Nordic Rocks Coming to a Park Near You

Providing outdoor recreational opportunities for kids, and adults too, are key to developing and maintaining a healthy lifestyle throughout the long Midwest winter season. Central Cross Country Skiing (CXC) kicked off the Nordic Rocks for Schools Program five years ago to do just that – get kids active outside to enjoy winter, while learning a new recreational activity.

Based upon the success of the school program, which has introduced more than 17,000 kids to Nordic skiing last winter, CXC expanded the Nordic Rocks program to include community and regional parks and clubs during the 2016-17 winter season. The program expanded further to include retailers as part of the Nordic Rocks for Retail Stores program last winter.

“The Nordic Rocks program is about enhancing the quality of life, locally and statewide, through recreation and education,” said Jessica Finn Allen with the Lake Minnewashta, Minnesota Regional Park Nordic Center. “The purpose of the Parks and Recreation Department is to provide a variety of quality recreational experiences, services, and lands that meet the needs of the residents and park users – the Nordic Rocks for Parks and Clubs program fits the bill perfectly.”

Lake Minnewashta Regional Park was the second park to host a Nordic Rocks program in 2017. Throughout the winter, Allen hosts several events at the park, inviting school groups for an introduction to cross country skiing, to enjoy winter, and to experience the park trails.

Lake Bemidji State Park in Bemidji, Minnesota was the first park to implement the Nordic Rocks for Parks Program. With the help of numerous supporters, including the Bemidji Super 8 Hotel, which helped fund the initial purchase skis and poles, park visitors were invited to use the skis on the park’s groomed trails free of charge. The program proved so successful that the Friends of Lake Bemidji State Park purchased additional equipment.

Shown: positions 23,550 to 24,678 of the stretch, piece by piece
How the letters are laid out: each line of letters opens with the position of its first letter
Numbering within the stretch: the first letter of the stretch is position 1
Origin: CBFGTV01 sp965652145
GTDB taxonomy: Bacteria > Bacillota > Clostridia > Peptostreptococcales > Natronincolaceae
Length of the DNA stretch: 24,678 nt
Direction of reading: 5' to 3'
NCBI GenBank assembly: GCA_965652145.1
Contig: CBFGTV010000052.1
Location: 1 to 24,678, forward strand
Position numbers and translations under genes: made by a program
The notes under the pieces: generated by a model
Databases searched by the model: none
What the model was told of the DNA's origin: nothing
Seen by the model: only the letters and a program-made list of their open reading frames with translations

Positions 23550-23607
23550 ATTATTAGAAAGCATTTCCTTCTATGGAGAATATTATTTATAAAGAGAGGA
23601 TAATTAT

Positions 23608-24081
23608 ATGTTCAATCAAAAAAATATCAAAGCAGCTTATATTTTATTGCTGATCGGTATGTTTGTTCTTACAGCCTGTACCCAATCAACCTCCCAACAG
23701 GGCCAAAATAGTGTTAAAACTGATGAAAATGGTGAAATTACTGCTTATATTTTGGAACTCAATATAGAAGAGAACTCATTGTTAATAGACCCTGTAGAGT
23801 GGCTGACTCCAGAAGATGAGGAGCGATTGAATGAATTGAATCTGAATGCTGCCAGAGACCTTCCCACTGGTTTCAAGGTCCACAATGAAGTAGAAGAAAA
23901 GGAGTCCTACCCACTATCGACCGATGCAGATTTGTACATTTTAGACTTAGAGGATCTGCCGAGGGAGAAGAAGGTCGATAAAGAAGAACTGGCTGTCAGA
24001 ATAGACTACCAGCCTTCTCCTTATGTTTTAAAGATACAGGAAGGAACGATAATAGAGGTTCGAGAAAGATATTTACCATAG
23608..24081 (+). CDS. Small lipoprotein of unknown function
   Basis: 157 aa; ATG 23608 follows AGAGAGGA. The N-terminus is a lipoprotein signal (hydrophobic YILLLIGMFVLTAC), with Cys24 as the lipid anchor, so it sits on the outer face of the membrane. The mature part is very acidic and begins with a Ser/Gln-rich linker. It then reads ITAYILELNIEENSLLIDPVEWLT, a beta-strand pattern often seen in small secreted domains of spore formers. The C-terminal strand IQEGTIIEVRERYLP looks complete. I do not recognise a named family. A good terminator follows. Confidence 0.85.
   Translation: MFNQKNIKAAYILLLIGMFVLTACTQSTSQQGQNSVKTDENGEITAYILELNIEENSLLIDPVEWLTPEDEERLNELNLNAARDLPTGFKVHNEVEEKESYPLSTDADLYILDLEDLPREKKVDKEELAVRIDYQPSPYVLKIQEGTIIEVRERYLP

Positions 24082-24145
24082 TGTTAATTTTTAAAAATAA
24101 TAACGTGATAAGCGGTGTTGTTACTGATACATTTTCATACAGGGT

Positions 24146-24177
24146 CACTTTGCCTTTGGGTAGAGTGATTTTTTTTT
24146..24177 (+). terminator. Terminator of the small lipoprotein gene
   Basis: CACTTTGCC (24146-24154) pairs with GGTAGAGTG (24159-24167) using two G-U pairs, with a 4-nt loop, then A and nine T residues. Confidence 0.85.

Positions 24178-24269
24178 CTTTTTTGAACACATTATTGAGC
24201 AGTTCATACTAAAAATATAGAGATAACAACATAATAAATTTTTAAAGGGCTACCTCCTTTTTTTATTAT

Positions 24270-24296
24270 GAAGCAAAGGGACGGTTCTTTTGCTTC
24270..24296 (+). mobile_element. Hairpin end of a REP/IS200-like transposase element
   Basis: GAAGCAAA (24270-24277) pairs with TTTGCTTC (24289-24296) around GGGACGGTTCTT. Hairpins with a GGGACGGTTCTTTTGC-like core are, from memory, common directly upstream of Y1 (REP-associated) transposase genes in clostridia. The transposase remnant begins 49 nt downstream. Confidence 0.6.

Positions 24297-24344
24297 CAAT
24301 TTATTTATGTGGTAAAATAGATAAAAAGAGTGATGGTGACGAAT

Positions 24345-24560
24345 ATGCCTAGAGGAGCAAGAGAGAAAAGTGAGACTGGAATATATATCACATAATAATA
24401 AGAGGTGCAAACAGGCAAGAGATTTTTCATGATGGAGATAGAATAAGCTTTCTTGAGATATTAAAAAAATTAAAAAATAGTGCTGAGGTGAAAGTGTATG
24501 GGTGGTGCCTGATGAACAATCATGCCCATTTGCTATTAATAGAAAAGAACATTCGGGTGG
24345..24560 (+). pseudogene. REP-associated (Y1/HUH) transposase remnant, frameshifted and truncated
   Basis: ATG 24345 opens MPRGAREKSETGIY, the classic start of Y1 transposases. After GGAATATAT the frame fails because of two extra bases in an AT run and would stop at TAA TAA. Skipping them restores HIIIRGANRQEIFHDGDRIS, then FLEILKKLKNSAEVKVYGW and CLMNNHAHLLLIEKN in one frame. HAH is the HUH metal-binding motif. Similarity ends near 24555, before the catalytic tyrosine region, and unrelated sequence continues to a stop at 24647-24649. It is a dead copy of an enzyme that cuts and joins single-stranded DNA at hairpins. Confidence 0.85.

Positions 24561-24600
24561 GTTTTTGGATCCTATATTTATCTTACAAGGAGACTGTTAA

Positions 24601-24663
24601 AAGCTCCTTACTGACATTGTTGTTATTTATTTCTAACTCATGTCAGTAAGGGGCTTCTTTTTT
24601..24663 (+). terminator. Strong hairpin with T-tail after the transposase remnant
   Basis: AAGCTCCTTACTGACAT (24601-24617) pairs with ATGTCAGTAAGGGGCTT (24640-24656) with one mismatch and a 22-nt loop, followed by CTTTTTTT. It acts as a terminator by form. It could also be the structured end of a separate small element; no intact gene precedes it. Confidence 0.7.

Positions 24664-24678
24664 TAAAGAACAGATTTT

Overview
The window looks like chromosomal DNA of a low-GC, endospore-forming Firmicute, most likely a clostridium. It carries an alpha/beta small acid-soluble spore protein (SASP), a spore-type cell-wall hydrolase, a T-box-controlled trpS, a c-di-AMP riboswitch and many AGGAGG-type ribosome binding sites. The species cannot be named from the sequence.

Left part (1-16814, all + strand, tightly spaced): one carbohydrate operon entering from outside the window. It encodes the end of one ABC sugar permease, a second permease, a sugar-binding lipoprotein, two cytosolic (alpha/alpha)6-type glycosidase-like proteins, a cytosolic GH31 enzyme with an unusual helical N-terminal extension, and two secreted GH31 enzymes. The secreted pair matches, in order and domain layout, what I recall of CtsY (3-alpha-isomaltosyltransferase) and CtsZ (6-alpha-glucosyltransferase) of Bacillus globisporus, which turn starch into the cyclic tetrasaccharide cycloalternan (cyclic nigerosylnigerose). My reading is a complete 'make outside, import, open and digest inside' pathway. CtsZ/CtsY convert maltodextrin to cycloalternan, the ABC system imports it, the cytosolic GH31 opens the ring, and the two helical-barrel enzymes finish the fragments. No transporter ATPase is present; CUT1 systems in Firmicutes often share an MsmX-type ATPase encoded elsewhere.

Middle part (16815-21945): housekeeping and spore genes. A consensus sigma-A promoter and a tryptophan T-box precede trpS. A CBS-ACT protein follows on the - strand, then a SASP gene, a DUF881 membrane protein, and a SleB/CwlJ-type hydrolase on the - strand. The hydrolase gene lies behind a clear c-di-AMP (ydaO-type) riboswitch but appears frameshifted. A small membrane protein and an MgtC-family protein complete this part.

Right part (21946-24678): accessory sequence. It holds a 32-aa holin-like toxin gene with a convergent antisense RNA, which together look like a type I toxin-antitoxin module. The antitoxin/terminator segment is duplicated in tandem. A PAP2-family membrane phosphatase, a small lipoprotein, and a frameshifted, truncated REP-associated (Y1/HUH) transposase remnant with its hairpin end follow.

“As a result of the Nordic Rocks for Parks and Clubs program, more than 4,000 people annually have experienced the sport of cross country skiing,” noted CXC Nordic Rocks Program Director Bruce Manske. “This is significant, because it is skiing outside of a school setting, providing both kids and adults the opportunity to discover a new winter sport.”

For the 2018-19 season, more than two dozen parks and clubs have committed to offer Nordic Rocks program throughout Minnesota, Wisconsin, Michigan, South Dakota, Colorado and Alberta, Canada.

“This is such an outstanding program,” said CXC Executive Director Yuriy Gusev. “Not only because it is a simple program that introduces kids to Nordic skiing, but it builds upon the fan base for Nordic sports throughout the region.”

As a result of its work with the Nordic Rocks program, this past spring CXC was recognized by U.S. Ski & Snowboard with its Russell Wilder Award for contribution to youth. The  Russell Wilder Award is presented annually to recognize the most outstanding effort in America in focusing the interest of youth on skiing.

Chairman’s Awards Dinner
2018 U.S. Ski & Snowboard Congress
Photo: U.S. Ski & Snowboard

CXC has developed two sizes of introductory cross country skis for the Nordic Rocks program with snowshoe style bindings, along with adjustable poles, to provide a simple introduction to cross country skiing. Participants are able to ski on any outdoor surface covered with a minimum of two inches of snow, and the Nordic Rocks adjustable poles are also perfect for Nordic Walking.

In addition, CXC provides park activity coordinators and club leaders with the same skiing curriculum and resources and teaching support that is used in the Nordic Rocks for Schools program.

The curriculum is easy to follow and offers learning ideas with both indoor and outdoor activities. CXC will help parks and clubs to connect with local ski shops and skiing enthusiasts to further enhance the Nordic Rocks experience in their community.

For more information on establishing a Nordic Rocks program in your community, contact CXC’s Nordic Rocks Director Bruce Manske (

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